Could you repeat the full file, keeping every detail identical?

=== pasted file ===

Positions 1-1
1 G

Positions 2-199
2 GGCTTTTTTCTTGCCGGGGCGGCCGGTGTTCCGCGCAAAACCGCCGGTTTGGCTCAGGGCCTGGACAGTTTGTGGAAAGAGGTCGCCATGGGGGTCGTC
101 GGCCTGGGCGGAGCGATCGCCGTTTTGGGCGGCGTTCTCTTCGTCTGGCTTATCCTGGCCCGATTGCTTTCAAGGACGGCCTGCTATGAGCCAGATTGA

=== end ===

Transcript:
Positions 1-1
1 G

Positions 2-199
2 GGCTTTTTTCTTGCCGGGGCGGCCGGTGTTCCGCGCAAAACCGCCGGTTTGGCTCAGGGCCTGGACAGTTTGTGGAAAGAGGTCGCCATGGGGGTCGTC
101 GGCCTGGGCGGAGCGATCGCCGTTTTGGGCGGCGTTCTCTTCGTCTGGCTTATCCTGGCCCGATTGCTTTCAAGGACGGCCTGCTATGAGCCAGATTGA